Thermal dissociation and unfolding of insulin

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Thermal dissociation and unfolding of insulin. / Huus, Kasper; Havelund, Svend; Olsen, Helle B; van de Weert, Marco; Frokjaer, Sven.

In: Biochemistry, Vol. 44, No. 33, 23.08.2005, p. 11171-7.

Research output: Contribution to journalJournal articleResearchpeer-review

Harvard

Huus, K, Havelund, S, Olsen, HB, van de Weert, M & Frokjaer, S 2005, 'Thermal dissociation and unfolding of insulin', Biochemistry, vol. 44, no. 33, pp. 11171-7. https://doi.org/10.1021/bi0507940

APA

Huus, K., Havelund, S., Olsen, H. B., van de Weert, M., & Frokjaer, S. (2005). Thermal dissociation and unfolding of insulin. Biochemistry, 44(33), 11171-7. https://doi.org/10.1021/bi0507940

Vancouver

Huus K, Havelund S, Olsen HB, van de Weert M, Frokjaer S. Thermal dissociation and unfolding of insulin. Biochemistry. 2005 Aug 23;44(33):11171-7. https://doi.org/10.1021/bi0507940

Author

Huus, Kasper ; Havelund, Svend ; Olsen, Helle B ; van de Weert, Marco ; Frokjaer, Sven. / Thermal dissociation and unfolding of insulin. In: Biochemistry. 2005 ; Vol. 44, No. 33. pp. 11171-7.

Bibtex

@article{f07b812b29a24dc0a27fb78d524e8d50,
title = "Thermal dissociation and unfolding of insulin",
abstract = "The thermal stability of human insulin was studied by differential scanning microcalorimetry and near-UV circular dichroism as a function of zinc/protein ratio, to elucidate the dissociation and unfolding processes of insulin in different association states. Zinc-free insulin, which is primarily dimeric at room temperature, unfolded at approximately 70 degrees C. The two monomeric insulin mutants Asp(B28) and Asp(B9),Glu(B27) unfolded at higher temperatures, but with enthalpies of unfolding that were approximately 30{\%} smaller. Small amounts of zinc caused a biphasic thermal denaturation pattern of insulin. The biphasic denaturation is caused by a redistribution of zinc ions during the heating process and results in two distinct transitions with T(m)'s of approximately 70 and approximately 87 degrees C corresponding to monomer/dimer and hexamer, respectively. At high zinc concentrations (>or=5 Zn(2+) ions/hexamer), only the hexamer transition is observed. The results of this study show that the thermal stability of insulin is closely linked to the association state and that the zinc hexamer remains stable at much higher temperatures than the monomer. This is in contrast to studies with chemical denaturants where it has been shown that monomer unfolding takes place at much higher denaturant concentrations than the dissociation of higher oligomers [Ahmad, A., et al. (2004) J. Biol. Chem. 279, 14999-15013].",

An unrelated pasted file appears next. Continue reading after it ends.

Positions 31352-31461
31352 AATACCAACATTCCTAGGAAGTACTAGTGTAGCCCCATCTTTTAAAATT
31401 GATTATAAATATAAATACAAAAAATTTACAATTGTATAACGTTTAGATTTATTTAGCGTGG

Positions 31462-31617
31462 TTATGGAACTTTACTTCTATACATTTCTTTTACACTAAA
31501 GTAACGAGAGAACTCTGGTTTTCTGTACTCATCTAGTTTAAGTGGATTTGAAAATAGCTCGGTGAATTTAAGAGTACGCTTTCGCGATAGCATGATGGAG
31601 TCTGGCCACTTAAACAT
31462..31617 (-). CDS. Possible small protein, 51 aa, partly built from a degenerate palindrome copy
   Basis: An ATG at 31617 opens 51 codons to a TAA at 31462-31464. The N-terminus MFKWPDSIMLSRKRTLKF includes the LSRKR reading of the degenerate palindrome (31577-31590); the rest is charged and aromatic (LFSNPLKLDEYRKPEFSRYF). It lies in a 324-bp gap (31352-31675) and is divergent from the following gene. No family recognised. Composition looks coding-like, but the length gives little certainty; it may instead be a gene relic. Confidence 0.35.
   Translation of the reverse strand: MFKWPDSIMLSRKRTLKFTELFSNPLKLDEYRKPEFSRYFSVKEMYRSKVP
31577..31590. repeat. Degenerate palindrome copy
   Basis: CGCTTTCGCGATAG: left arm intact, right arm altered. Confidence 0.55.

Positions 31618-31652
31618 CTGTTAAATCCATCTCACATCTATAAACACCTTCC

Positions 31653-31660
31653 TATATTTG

keywords = "Amino Acid Substitution, Calorimetry, Differential Scanning, Circular Dichroism, Hot Temperature, Humans, Insulin, Point Mutation, Protein Denaturation, Protein Folding, Zinc",
author = "Kasper Huus and Svend Havelund and Olsen, {Helle B} and {van de Weert}, Marco and Sven Frokjaer",
year = "2005",
month = "8",
day = "23",
doi = "10.1021/bi0507940",
language = "English",
volume = "44",
pages = "11171--7",
journal = "Biochemistry",
issn = "0006-2960",
publisher = "American Chemical Society",
number = "33",

}

RIS

TY - JOUR

T1 - Thermal dissociation and unfolding of insulin

AU - Huus, Kasper

AU - Havelund, Svend

AU - Olsen, Helle B